Still, Eckstein says she’s now taking another, more positive approach to touching the heartstrings of donors. In a recent video with Mike Huckabee, smiles replaced the tears. We’re trying this approach to gauge the response,” she says. “If it’s successful, great. But if it doesn’t raise the money we need to feed all the hungry people who rely on us, we will not hesitate to show the real need here.”
She believes her father’s message was right for the times he lived in, when the bonds between the two faiths and Christian support of Israel and Jewish causes were still in their infancy.
“My father used to joke that it took him 30 years to become an overnight success,” says Eckstein, who moved to Israel with her husband in 2005. As an Orthodox rabbi, she says, for 25 years “he was ostracized for reaching out to Christians, and only within the last 10 years was he more accepted and even celebrated for the strategic partnership he’s built between Christian and Jew, with many mainstream Jewish organizations now also reaching out for the support of Christians. I’m glad he lived long enough to see the Jewish community begin to understand what he’d been talking about for the last 37 years.”
Rabbi Shlomo Riskin, who founded the city of Efrat with many of his congregants from the Lincoln Square Synagogue in 1983 and remains its chief rabbi, says “Rabbi Eckstein very well understood the changes in Christian attitudes to Jews and the importance of these relationships, especially for the State of Israel. He was one of the Jewish world’s most important leaders and worked mightily to make sure the forgotten Jews—many of them Holocaust survivors living in dire poverty—were not forgotten. He was absolutely passionate about them.”
So how does one step into such big shoes?
After 15 years of working together (Eckstein’s first job consisted of stamping envelopes), this leadership transition was eased by astute planning, says Fellowship board chair Bishop Paul Lanier.
The bishop remembers the rabbi mentioning succession again and again. “Why?” we’d say. ‘You’re fine.’ But for the last few years, we could see he was determined to get Yael to meet the right people at the right time, to understand the entire organization. So even though she was not prepared to lose her father, he made sure she was more than prepared to lead the Fellowship.”
“Rabbi Eckstein, in addition to his pioneering work, groomed a successor—something that is not done often enough in Jewish life,” says Professor Jonathan Sarna, the Joseph H. and Belle R. Braun Professor of American Jewish History at Brandeis University. “Rabbi Eckstein groomed his daughter, Yael, making her now one of the most important female Jewish leaders in the Jewish world and a role model for all Jewish women in leadership positions.”
Not that this was her dream, she points out.
“Being president was never anything I wanted; I was more focused on building relationships with our donors,” she says. “Still, because of these last four years, as my dad began to rely on me more and more, by the time I moved into the position I knew it inside and out. I now realize what a gift he gave me.”
Indeed, their leadership styles are quite different. “My father was a visionary who flew by the seat of his pants,” she says. “When he believed in something and trusted it, the support would follow, which is almost always did.”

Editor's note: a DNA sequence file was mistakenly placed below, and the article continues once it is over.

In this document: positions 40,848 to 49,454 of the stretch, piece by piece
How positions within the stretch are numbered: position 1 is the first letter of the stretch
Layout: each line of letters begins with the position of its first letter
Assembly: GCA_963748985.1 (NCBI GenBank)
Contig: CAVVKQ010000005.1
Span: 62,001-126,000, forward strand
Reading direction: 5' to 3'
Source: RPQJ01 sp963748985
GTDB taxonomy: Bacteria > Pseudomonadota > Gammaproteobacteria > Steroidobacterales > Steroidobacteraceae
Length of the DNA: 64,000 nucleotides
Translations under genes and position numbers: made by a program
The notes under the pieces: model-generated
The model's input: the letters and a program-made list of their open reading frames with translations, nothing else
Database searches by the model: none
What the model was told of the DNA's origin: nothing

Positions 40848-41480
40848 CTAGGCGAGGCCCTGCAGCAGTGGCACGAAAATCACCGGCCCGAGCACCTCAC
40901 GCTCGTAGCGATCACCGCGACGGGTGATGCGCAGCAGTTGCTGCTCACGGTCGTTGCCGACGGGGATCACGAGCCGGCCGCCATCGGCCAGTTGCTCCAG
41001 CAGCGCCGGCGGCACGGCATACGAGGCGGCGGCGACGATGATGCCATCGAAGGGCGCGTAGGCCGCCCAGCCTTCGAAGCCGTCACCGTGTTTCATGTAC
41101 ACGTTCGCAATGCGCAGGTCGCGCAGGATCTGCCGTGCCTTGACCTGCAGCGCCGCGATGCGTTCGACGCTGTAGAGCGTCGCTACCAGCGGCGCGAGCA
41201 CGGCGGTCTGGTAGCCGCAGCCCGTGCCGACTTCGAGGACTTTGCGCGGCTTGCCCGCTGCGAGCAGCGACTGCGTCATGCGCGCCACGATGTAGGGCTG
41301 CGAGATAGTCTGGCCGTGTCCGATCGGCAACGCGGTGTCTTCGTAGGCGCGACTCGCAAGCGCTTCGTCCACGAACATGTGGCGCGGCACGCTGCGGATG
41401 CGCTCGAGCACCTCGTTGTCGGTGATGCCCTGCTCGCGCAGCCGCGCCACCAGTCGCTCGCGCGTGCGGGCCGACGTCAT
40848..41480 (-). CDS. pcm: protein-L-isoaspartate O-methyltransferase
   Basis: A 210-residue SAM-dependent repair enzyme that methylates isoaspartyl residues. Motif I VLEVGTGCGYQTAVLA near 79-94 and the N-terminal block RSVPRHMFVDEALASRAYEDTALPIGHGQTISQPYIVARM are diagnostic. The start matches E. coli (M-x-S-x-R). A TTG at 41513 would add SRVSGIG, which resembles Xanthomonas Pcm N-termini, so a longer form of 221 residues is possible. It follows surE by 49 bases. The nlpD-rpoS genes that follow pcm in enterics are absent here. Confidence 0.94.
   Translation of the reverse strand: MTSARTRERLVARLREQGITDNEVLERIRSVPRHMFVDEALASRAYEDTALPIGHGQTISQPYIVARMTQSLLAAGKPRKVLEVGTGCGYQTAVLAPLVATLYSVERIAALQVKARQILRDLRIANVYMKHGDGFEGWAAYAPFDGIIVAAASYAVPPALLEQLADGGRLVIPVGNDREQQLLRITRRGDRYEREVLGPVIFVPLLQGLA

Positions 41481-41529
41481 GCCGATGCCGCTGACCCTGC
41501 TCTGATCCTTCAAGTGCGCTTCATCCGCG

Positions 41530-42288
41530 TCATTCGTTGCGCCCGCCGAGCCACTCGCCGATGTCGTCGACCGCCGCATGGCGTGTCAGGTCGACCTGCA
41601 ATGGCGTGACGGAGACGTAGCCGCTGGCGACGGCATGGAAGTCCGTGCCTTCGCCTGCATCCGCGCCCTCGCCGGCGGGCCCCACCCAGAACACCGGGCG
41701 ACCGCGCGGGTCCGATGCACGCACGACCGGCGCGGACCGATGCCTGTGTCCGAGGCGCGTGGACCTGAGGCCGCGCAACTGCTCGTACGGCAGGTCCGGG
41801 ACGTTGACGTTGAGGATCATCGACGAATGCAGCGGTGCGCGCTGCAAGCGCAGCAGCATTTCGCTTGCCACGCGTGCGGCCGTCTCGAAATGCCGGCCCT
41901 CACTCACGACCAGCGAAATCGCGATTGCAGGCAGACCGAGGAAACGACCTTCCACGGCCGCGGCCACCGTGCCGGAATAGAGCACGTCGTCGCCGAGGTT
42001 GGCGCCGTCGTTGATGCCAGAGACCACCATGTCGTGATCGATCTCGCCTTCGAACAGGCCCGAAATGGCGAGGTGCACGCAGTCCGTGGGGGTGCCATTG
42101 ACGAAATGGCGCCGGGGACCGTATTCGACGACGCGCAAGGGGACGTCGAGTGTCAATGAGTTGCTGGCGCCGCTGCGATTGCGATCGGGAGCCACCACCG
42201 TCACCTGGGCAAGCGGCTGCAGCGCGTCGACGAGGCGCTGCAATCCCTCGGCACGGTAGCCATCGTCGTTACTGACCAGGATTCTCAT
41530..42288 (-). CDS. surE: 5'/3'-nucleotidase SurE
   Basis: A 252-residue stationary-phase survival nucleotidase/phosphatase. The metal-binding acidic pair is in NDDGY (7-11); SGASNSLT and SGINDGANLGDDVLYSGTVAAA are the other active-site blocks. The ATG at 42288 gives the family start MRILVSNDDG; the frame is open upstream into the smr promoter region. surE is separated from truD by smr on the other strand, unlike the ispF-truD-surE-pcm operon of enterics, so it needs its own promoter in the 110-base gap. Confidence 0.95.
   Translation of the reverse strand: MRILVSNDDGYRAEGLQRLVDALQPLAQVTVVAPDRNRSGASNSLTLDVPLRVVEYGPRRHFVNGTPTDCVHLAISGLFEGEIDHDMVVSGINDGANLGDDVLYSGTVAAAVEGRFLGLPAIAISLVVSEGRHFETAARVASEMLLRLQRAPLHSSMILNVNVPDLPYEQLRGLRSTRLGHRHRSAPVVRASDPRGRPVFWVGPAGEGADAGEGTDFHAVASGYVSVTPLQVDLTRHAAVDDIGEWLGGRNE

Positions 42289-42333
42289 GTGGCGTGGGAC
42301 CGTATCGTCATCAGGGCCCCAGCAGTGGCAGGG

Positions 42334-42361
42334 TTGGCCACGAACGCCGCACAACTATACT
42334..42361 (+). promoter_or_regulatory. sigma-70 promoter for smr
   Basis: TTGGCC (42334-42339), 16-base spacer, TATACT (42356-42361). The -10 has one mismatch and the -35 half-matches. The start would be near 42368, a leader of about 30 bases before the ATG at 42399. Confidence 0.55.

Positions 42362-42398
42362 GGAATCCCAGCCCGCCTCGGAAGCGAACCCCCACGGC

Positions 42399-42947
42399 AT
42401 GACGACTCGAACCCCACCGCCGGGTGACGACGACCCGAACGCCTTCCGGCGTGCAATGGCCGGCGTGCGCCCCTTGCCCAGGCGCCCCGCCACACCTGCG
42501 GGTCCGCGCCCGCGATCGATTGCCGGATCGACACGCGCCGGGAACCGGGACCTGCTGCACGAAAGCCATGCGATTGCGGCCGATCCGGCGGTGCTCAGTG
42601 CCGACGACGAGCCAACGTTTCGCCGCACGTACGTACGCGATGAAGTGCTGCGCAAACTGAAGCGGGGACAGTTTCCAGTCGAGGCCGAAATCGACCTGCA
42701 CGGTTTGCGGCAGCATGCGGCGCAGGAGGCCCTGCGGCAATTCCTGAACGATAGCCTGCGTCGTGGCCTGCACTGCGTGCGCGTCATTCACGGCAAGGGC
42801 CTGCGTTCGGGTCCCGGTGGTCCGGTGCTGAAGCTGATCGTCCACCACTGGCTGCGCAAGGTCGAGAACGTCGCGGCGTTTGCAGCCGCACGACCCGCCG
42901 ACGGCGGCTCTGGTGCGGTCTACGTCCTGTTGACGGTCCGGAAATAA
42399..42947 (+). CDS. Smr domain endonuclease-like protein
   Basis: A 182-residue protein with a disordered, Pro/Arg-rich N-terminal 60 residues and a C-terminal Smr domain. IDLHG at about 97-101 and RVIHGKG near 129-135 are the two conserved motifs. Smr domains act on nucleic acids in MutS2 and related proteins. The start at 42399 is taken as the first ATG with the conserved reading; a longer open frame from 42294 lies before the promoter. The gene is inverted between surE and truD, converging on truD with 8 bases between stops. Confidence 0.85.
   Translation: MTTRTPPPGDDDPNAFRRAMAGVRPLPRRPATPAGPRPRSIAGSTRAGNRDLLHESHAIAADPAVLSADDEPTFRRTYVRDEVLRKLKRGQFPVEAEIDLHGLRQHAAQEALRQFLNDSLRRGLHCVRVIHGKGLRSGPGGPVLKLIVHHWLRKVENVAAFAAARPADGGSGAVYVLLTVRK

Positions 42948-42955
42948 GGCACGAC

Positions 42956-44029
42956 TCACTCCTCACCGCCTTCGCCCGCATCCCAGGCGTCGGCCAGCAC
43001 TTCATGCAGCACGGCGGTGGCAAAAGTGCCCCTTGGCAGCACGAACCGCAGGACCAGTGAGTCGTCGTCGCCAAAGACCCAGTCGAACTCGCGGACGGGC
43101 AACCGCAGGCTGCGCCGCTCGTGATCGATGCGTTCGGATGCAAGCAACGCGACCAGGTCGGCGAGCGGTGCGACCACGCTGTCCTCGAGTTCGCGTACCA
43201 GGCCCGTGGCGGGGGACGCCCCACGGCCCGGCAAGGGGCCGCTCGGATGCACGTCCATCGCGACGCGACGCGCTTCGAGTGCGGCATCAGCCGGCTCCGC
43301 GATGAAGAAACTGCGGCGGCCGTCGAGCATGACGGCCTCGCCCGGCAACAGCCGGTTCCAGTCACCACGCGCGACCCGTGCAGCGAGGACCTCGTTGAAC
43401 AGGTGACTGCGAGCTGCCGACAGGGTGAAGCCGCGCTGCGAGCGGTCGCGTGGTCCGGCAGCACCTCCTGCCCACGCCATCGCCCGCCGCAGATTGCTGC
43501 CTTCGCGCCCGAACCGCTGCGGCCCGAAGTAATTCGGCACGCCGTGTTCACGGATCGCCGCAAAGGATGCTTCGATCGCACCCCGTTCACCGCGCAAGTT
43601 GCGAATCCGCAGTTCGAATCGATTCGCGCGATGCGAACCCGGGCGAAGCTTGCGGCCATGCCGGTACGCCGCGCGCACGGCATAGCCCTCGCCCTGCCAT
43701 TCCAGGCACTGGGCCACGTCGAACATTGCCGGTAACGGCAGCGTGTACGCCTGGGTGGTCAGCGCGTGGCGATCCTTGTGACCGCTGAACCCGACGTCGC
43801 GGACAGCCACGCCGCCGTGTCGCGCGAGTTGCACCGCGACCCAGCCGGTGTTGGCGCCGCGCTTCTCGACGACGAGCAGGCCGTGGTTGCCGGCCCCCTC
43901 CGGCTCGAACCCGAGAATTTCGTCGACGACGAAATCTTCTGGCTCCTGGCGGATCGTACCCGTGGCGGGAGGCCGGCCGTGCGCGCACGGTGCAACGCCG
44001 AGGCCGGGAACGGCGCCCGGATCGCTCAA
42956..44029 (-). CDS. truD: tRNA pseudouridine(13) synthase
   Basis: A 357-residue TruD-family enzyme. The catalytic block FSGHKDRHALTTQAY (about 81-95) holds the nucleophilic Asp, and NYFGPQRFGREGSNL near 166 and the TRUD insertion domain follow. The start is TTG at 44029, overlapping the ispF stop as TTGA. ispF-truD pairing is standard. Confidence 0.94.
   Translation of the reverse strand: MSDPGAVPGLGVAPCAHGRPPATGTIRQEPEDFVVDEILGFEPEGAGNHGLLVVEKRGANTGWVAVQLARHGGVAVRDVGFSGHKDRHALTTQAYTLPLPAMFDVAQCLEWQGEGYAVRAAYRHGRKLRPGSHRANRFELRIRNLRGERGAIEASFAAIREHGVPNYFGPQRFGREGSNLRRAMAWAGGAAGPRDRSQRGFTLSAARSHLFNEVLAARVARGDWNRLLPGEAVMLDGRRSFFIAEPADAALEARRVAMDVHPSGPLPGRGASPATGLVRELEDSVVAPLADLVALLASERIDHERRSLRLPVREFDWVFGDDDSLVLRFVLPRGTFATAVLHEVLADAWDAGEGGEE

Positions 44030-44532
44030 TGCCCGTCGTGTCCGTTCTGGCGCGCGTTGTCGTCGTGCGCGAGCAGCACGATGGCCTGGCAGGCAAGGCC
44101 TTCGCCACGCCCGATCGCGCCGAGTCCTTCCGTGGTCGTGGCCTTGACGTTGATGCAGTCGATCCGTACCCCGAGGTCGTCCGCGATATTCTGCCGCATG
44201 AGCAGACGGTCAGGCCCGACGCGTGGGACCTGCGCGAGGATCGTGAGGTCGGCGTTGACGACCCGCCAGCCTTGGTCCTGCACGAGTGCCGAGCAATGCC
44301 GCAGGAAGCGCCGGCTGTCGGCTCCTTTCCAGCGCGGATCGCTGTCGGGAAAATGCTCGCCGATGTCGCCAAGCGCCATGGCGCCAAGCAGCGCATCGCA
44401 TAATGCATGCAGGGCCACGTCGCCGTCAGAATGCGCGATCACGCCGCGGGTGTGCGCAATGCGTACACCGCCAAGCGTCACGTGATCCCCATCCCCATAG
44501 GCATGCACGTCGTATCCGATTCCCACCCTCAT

Which made for an excellent balance, she adds. “He was the public face focused on international expansion. I was focused on the donors in America and fundraising. It worked. And since this is a founder-based organization, no matter how big it got, it would always be a mom-and-pop shop.”
Board chair Lanier said “when her father was alive, Yael went along with him respectfully. But now that it’s her turn to call the shots, she is showing much of his strength but definitely not going to do things exactly the way as her dad. The board understood that and didn’t feel the slightest hesitation.”
One decision she made recently: to scratch the Fellowship’s $60 million Legacy Center for Christian visitors being built in Jerusalem, was particularly difficult, she said, “because that building was my father’s final dream. But ending the year 2 percent ahead of our projected budget, the board and I took a hard look at our priorities and unanimously agreed that we can’t get sidetracked, but need to remain focused on our primary mission, humanitarian aid.”
The current plan is to sell the property, expecting to recoup most of the $14 million spent on the project so far.
With multimillion-dollar decisions like that on the table, Eckstein is able to maintain her focus and do a job that took her father 24/6, thanks to her husband, a writer who works from home and has flexibility with their four kids.
“I know statistically women are not given the same opportunities, but in my bubble of a childhood, my parents raised us girls to know we could do anything, the sky’s the limit,” she says. “I hope I’m a good role model to my daughters growing up in a religious family where the father is home with the kids while the mother is out making the world a better place.”
Support from the Christian world
Now Eckstein is the Fellowship’s public face, which means travel. On a swing of the United States this summer, she made a point of speaking to students at Christian universities to win the hearts of the next generation of supporters. “As my father used to tell me, ‘There is no second chance to make a first impression.”
She also appeared on Christian media like the “700 Club” and “The Mike Huckabee Show.”
“In some cases, the loss of a visionary means the end of vision and power or the second generation can simply lose their way,” says Huckabee. “My audience, who’s very pro-Israel, saw her warmth and her passion for helping people with food, electricity and thousands of temporary bomb shelters in Israel, but also how careful she is about how the resources are being used, something very important to donors.”